It’s either happened to most all of us, or it will happen to most all of us – the dreaded experience of picking through a loved one’s stuff after they’re gone.
This can be hard, because it’s usually done in the moment when the loss is the most profoundly felt, and when the temptation to hold onto whatever we can is the highest. Unfortunately for those who have any inclination whatsoever to be a clutterbug, this can mean that they’ll try to hold on to not just the memories, but all the physical stuff as well!
I know people with everything from a corner of the garage to a spare room to a huge storage unit full of stuff from a grandparent, a mom, a brother, or another relative that meant a lot to them. And it’s like a giant boat anchor, weighing them down.
In situations like this, I believe that “properly honoring the person’s memory” and “packing your house full of the person’s stuff” are not only unrelated, but almost completely opposite of one another.
3 Things To Think About
When you’re in a situation like this, I think there are three important things to realize.
The stuff isn’t the person. No matter how much of their stuff you hold on to, the person isn’t coming back. It can be a harsh reality, but it’s something we all have to come to grips with sooner or later.
If you try to hold on to everything, you’ll be miserable. I’ve never known anybody to have positive feelings attached to a garage full of somebody else’s boxed-up stuff. Guilt? Sure. Stress? Yup! But positive feelings? I’ve never seen it.
Memories are what’s going to bring you happiness. One of the things that will bring you happiness is a fond memory of the person. And buried in that stuff in the garage, almost assuredly, are some items that will remind you of those fond memories in your coming years.
1 Thing To Do
The single best thing you can do, for your own sanity’s sake and for the sake of the other person’s memory, is to find one or two small things that you can hang onto.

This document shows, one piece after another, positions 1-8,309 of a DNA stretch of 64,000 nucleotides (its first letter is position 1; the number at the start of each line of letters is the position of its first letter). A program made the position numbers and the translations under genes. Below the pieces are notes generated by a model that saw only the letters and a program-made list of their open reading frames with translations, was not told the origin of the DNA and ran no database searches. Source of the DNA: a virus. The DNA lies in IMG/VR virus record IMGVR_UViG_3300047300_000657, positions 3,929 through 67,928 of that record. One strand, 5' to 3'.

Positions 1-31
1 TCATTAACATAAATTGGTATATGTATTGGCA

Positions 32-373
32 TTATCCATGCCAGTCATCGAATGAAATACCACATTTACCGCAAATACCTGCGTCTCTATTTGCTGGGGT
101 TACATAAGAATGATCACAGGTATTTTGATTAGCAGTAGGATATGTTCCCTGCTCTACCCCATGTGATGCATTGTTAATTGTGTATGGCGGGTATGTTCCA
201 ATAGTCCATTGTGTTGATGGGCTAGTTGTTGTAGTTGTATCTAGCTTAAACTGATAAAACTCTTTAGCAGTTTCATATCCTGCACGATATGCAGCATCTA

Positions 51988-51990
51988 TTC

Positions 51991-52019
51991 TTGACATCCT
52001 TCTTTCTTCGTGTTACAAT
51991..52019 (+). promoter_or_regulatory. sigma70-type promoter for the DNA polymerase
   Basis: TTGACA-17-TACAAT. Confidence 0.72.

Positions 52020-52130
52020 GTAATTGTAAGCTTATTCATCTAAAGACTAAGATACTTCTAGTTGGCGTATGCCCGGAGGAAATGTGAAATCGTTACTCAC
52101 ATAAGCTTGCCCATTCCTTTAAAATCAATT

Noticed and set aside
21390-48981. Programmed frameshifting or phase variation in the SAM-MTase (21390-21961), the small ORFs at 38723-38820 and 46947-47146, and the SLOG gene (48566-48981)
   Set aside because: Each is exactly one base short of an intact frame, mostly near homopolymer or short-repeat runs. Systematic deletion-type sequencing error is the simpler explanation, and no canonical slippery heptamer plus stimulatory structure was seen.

The “one thing” might be a box of records and a record player, assuming you’ll actually use them. Or it might be grandma’s cast iron skillet. Or the necklace your aunt always used to wear. Or a religious item, such as a rosary or a Bible.
Whatever it is, it should be something that had personal sigificance, something that you’ll use (or be willing to display prominently), and something that will remind you of the person. For many people, the more tactile the item, the better.
What does this look like in practice? Glad you asked!
A Kid & His Grandpa
I know a guy whose grandpa used to work on a railroad. He spent quite a bit of time with his grandpa, and one of his grandpa’s jobs was walking around the railroad cars and making sure the round tacks on the edges of the seat cushions weren’t coming loose. Grandpa had a little brass tack hammer that he carried around with him in case anything was out of sorts.
The guy later got into model railroading, and when his grandpa died he kept the little hammer. He uses it for building model railroad trains, and every time he holds it he has positive memories of spending time with his grandpa.
It’s not a ton of stuff. It’s almost assuredly not the most valuable thing his grandpa ever owned. But it’s a small object with significance, and it fits into the guy’s daily life.
Which makes it infinitely more valuable than a garage full of stuff!
It’s Not Too Late
Even if you currently have a garage full of stuff from one of your relatives, it’s not too late to salvage the situation. Stuff with associated memories is hard to deal with, but it’s harder in the long term to not deal with it.
This would be a great time to start going through some of those boxes, with an eye toward finding a way to celebrate their life by making it a part of yours, rather than you just being the storer of all their old junk.
Or maybe you’re in a situation like this now, and you’d like some help mentally processing everything? Head on over to the Facebook group and let’s talk about it!